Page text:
Here's to trips you'd never take unless someone invited you!
A long time talked about trip finally became a reality late last year when my stepdad and mom invited Zeke and I on a Christmas journey to Austria. The trip would turn out to be, car-less (GASP - for us with the souls of road trippers) and centered around time in two cities; Vienna and Salzburg. To be honest, Austria was never on my wish list as a destination - mostly due to my perceived impressions of the food being well, mostly brown and full of gluten. Despite that last part being rather correct, visiting Austria was a delight and I enjoyed parts of it so much - it might have just made the to-return-to list.
A few quick tips for traveling in Austria & traveling during there during Christmas:
- The best holiday markets are the small ones found unexpectedly in alleyways or small squares. While the large ones have the pomp and flash, the small ones have the most character.
- If you're gluten free, it won't be a walk in the park - except if you're looking for cake in Vienna. Then, you'll definitely be able to get your sugar high on. Also, in terms of grocery shopping - choose a health food store or a Billa over a Spar. Spar carries a very limited selection and only of their own line of products. At Billa's and health food stores you should be able to find Schar products and other well labeled items - even if the selection is still limited.
- The best spots on the train are most definitely found in Business Class - where the compartment style groups of four are located. Also, reserve a seat - if you don't it's darn confusing where to sit.
- Markets and grocery stores completely close down, even in Vienna, from December 24-25th. Do your shopping on the 23rd or before.
- Beds larger than a twin come with two separate, twin-sized, comforters on them in lieu of one large one. Also, there are no top sheets, just a bottom one. While at first I was a bit unsure of this situation, I actually learned to love it and plan on moving towards something similar at home (if only to have less laundry).
- Cafe's in Austria are not like cafe's in the states; you wouldn't settle down with a book in a comfy chair and read or work for a period of time. They're more restaurant-like affairs and at least the way it felt to me was that it would be inappropriate to linger for hours on end taking up the table space.
- DOGS IN CAFES! I'm not sure if it's legal or simply tolerated, but each time we visited a cafe with a pooch also visiting, I absolutely cooed with joy. Oh how I wish this was legal in the states!
- See: Hofburg Palace (Sisi Museum, Imperial Apartments, & Silver Collection) & Schönnbrunn Palace
- Eat: Allergiker Cafe, Cafe Mozart, Kurkonditorei Oberlaa, Le Ciel, Simply Raw Bakery, & Zum Wohl
- Stay: Fascinating Apartment in City Center & City Apartment Vienna Grand 6
In a nutshell, here's what I loved the most about Vienna; the old quarter of the city (the Jewish part), our AirBnBs, and the food. Outside of that, let me be up front, I didn't find it all that charming or interesting - at least comparatively. Remember, I'm also the person who didn't really like Barcelona (interesting yet related side note -Vienna's major shopping routes reminded me of La Rambla.)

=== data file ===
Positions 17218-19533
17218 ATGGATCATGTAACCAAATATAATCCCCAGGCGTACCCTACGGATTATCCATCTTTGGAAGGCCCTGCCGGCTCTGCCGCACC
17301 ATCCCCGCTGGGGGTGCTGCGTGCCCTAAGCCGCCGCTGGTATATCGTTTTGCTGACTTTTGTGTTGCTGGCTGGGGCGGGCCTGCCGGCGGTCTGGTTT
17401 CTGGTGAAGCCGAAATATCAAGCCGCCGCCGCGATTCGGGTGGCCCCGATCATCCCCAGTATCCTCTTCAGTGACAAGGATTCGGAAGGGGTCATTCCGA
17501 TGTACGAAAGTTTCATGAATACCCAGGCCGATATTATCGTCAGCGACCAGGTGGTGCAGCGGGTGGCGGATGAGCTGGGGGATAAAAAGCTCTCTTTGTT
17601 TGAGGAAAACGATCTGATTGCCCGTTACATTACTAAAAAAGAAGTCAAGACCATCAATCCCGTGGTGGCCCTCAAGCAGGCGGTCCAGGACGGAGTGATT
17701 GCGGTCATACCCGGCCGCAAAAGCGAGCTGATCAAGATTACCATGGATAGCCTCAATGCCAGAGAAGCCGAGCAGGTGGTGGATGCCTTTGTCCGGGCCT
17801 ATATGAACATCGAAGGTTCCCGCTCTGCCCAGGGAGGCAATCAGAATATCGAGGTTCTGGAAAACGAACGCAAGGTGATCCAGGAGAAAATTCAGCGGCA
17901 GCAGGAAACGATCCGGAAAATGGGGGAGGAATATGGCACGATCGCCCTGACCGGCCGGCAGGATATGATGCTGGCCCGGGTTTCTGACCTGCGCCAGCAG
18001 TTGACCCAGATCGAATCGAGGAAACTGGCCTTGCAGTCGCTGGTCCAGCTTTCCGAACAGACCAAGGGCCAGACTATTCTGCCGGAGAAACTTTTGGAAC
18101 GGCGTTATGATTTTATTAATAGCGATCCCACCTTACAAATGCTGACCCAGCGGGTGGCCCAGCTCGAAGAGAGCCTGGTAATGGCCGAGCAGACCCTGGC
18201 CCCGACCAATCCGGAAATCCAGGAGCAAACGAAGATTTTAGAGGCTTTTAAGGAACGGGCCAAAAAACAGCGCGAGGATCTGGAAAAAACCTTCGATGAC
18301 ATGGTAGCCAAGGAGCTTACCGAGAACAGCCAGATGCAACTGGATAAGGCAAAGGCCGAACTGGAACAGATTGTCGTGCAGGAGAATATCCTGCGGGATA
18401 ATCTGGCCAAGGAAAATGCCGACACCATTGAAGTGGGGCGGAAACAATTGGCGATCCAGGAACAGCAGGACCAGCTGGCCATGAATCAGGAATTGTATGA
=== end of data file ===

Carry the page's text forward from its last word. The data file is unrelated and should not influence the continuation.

First though, let me focus on food - because it was really very good. Starting with cafes, Allergiker was a cute little owner operated spot with a great big lump of a dog named Lund. Cafe Mozart was touristy for sure, but made for a fun, history oriented Christmas Eve dinner of salad, cake, and hot chocolate. Seriously, the place has loads of history, but expect a line to get in. It's worth it and the service is top rate. Rounding out my selection of cafe's in Vienna is Kurkonditorei Oberlaa which is really just about cake, despite the fact that they also serve regular food. They have a number of gluten free cakes and treats with the Höllander being my absolute favorite. It's globe of delicate chocolate mousse with candied orange bits coated in roasted almond slices, topped with a soft meringue and a candied orange segment. This spot also gets busy, but pro-tip; just get a bunch of slices to go and enjoy wherever you like!
Next up, the cream of the crop; Zum Wohl, Simply Raw Bakery, & Le Ciel. The first is the only completely gluten free restaurant in Vienna and the safest place to try schnitzel. Also delightful are their fried risotto balls, chai tea, and Austrian pancakes (like crepes). They have a large menu ready to please gluten eaters and delight us gluten free folks - they do get busy though so make reservations just in case. Simply Raw Bakery was basically my dream of a cute Parisian cafe where I can eat everything and everything makes me feel great. We enjoyed a decadent breakfast and warm beverages first thing in the morning after walking through the old quarter to it's adorable store front. Even better, we walked out with raw gluten free Christmas cookies for the plane ride home! Finally, Le Ciel - not somewhere we would have gone on our own given the affordability of Michelin starred restaurants, but it was an amazing meal. Very possibly the best or second best meal I've ever had with some of the best fresh baked gluten free breads and the most delicious piece of trout. If it's in your budget, I couldn't recommend it more - especially for the gluten free among you. We notified them in advance and they went above and beyond to serve safe and amazing food.